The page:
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remanded Businessman wanted as part of Adrian Donohoe murder probe is refused bail in London

James Flynn (31) was today remanded in custody despite over €1 million in sureties being put forward by friends and family to secure his release

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Detective Garda Adrian Donohoe (Garda/PA)

Detective Garda Adrian Donohoe (Garda/PA)

Detective Garda Adrian Donohoe (Garda/PA)

A businessman wanted as part of the Adrian Donohoe murder investigation has been refused bail for a third time by a UK court.

James Flynn (31) was today remanded in custody despite over €1 million in sureties being put forward by friends and family to secure his release.

Westminster Magistrates’ Court also heard that he is suffering from PTSD which makes him “vulnerable” in custody where he has been since his arrest in London last May.

Gardaí are seeking to extradite and charge Mr Flynn, originally from south Armagh, with robbery at Lordship credit union in Dundalk on January 25, 2013, as well as conspiracy to commit burglary.

Det Gda Adrian Donohoe was on a cash escort that night when he was ambushed by a five-man gang and shot dead. Aaron Brady (30) was convicted of his murder last year.

Objecting to bail today Amanda Bostock, for the Crown Prosecution Service, said the burglary offence involved six domestic break-ins “committed within an organised crime group”.

The court heard that high-value cars were stolen during these crimes and that one of those vehicles was the getaway car used in the credit union robbery.

Ms Bostock added that James Flynn was the “best friend” of Aaron Brady at the time and that he provided him with a false alibi.

She also argued that the requested person failed to cooperate with gardaí and knew he was a suspect early on in the investigation after homes linked to him were searched on four separate occasions.

Within three months of the credit union robbery James Flynn and “the shooter” moved to the US, Ms Bostock said, adding that he has kept outside of Ireland to avoid arrest.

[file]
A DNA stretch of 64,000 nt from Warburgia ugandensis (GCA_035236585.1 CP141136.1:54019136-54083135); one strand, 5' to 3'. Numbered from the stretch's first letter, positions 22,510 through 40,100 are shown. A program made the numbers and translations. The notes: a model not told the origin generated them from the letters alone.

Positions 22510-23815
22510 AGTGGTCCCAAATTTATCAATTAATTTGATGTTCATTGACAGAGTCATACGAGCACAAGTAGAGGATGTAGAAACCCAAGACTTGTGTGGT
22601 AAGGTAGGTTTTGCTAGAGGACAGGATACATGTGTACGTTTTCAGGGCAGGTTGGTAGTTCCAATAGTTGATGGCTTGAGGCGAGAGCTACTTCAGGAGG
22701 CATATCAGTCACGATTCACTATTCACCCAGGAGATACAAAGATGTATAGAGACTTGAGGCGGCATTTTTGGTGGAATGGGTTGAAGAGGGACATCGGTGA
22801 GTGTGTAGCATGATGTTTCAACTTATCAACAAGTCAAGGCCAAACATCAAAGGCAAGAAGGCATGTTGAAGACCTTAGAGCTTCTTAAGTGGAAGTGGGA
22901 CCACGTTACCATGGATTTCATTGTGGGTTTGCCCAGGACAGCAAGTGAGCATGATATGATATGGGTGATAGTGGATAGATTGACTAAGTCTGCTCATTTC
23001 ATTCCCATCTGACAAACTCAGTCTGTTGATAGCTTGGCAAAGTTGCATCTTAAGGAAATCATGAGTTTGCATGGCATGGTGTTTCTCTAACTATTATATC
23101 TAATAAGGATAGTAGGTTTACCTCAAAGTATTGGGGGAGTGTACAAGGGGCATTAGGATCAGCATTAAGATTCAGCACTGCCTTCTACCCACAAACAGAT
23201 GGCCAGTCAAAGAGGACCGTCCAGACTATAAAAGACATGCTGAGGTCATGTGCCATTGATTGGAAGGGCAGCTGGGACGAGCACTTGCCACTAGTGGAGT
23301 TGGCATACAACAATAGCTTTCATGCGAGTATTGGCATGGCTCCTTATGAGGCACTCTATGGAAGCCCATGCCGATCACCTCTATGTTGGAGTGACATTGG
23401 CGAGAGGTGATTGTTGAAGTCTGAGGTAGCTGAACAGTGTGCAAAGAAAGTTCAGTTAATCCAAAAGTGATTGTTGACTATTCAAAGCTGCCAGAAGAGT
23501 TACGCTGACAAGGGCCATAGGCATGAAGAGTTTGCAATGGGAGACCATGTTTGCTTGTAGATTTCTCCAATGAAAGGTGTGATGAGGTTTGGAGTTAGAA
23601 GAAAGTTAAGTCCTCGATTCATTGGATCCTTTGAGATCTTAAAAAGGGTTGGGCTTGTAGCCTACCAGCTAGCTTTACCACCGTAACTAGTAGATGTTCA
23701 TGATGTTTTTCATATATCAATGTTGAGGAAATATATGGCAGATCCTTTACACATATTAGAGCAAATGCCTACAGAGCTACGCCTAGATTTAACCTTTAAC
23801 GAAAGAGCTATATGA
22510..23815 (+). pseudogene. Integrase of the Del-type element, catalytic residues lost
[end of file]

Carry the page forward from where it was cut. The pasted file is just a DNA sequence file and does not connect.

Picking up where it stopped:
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Ms Bostock said he is somebody “who cannot be trusted on bail” and who has “very, very limited ties to this jurisdiction”. Bail had been refused on two previous occasions.

His barrister, Graeme Hall, said Mr Flynn “absolutely refutes any involvement” in the offences and that the burglary charge relies on cell site evidence.

He said his client is a person of good character, with no previous convictions, and that there is no evidence Mr Flynn deliberately provided incorrect information to gardaí.

The court heard that his wife is six months pregnant and finding it difficult to cope alone with their three-year-old son.

Mr Hall also said that his client had started a new paving business with some associates in London and had also operated a driveway business in Boston.

He added that Mr Flynn suffers with PTSD which makes him a vulnerable individual while in custody.

Some £195,000 in cash was being put forward as a security along with £965,000 in the form of a surety, which included properties owned by his cousin and mother.

Amanda Bostock said that the Flynn family were property owners who traded in high-value cars and that these sums were not a substantial increase in surety.

The presiding judge said that, not withstanding Mr Flynn’s good character and the sureties, he had to take into account the nature and seriousness of the offences.

In particular, he said, this related to the robbery charge which carries a maximum sentence of life imprisonment on conviction.

He also noted that Aaron Brady has already been convicted as part of the investigation while the offending has the hallmarks of organised crime.

The judge added that James Flynn was living away from his family when he was arrested and that there were substantial grounds to refuse bail.

Mr Flynn was remanded in custody and will appear before the court again in January via video-link.

A co-accused, Dundalk man Brendan Treanor (33), has been sent forward for trial before the non-jury Special Criminal Court next year.

He faces one charge of robbery at the credit union and another charge of conspiracy to commit burglary.

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